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I run a Minecraft server. It's just a Java application. I wrote a bash script that monitored the process and whenever it went down, it starts back up again. I have this set to run every 30 minutes in my crontab.
When I manually run the script, Java uses maybe 30% of my CPU.
When my script detects that the server is down via a cron instance, it uses upwards of 99%. What's going on?
*/30 * * * * /root/bin/check.sh
if ps ax | grep -v grep | grep $SERVICE > /dev/null
echo "$SERVICE service running, everything is fine"
echo "$SERVICE is not running, starting minecraft server"
You use things in the script (ps, grep) that you don't have full path of the command listed for. When you login you are invoking various profiles for the shell that set environmental variables including PATH. When you run a command in the background (e.g. via init script, udev, cron) it inherits a very minimal environment. Key variables are either not set or not as complete as they are after a login. The main one usually being PATH. You can type "echo $PATH" to see what this is set to. You can type "env" to see all the variables set. You could then add these to your script to output to files and see the difference the script outputs when run as udev as opposed to from command line.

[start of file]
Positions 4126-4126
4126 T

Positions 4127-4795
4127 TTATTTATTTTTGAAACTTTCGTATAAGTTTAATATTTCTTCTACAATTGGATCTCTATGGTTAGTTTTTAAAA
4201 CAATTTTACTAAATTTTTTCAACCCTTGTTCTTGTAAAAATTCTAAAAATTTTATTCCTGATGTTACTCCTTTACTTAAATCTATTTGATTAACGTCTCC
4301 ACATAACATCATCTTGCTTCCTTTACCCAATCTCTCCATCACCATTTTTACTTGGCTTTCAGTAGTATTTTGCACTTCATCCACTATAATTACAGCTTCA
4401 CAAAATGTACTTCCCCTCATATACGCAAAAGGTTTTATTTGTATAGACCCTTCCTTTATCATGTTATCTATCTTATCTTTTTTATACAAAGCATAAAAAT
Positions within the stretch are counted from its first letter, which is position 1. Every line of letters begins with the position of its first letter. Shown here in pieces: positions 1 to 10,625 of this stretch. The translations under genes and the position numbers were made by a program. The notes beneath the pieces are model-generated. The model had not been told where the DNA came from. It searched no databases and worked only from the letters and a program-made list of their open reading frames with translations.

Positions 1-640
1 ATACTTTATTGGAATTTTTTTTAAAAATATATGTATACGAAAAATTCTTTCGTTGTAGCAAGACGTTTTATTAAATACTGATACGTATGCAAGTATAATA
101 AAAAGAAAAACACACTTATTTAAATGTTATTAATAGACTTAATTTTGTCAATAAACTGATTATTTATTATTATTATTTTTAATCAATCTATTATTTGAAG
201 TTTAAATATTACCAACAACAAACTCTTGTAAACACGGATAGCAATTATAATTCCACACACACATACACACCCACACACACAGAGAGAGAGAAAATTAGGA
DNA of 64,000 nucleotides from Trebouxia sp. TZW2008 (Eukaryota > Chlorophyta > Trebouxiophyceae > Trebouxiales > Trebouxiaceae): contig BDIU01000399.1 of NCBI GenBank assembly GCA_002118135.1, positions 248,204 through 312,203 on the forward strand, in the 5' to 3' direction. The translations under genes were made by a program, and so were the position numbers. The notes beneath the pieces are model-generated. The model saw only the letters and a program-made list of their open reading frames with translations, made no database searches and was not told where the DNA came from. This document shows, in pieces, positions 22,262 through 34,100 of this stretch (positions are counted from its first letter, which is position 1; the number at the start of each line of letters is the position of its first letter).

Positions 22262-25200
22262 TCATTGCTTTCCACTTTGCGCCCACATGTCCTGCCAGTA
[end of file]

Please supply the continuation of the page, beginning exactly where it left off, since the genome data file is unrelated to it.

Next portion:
The simplest thing is to put full paths of commands in. Alternatively when you have a lot of them you can simply set the PATH variable at the beginning of the script so it can find all the commands you're using later. (You do still need to do the full path to bash at the #! line because that tells the script to run in bash shell.)
Also the "echo" command is both a shell built in and a binary that can be called. Sometimes you get odd results when you're using one and think you're using the other.
It should work either way though the doing it the first way would make the second grep have to read through far more entries than it would the second way so I agree with your suggestion. I doubt, however, that this is the cause of the long run time the OP described.